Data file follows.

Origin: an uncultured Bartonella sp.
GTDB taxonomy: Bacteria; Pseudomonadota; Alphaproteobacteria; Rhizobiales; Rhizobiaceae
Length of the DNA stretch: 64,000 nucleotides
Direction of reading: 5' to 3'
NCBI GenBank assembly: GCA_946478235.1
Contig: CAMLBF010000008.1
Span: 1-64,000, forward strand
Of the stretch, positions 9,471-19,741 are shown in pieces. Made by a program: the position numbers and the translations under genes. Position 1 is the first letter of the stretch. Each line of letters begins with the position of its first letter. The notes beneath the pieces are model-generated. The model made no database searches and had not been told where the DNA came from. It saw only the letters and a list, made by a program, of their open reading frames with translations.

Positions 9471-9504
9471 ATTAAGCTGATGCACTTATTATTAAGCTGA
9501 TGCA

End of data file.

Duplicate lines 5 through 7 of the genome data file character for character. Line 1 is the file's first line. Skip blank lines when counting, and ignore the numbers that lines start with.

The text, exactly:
NCBI GenBank assembly: GCA_946478235.1
Contig: CAMLBF010000008.1
Span: 1-64,000, forward strand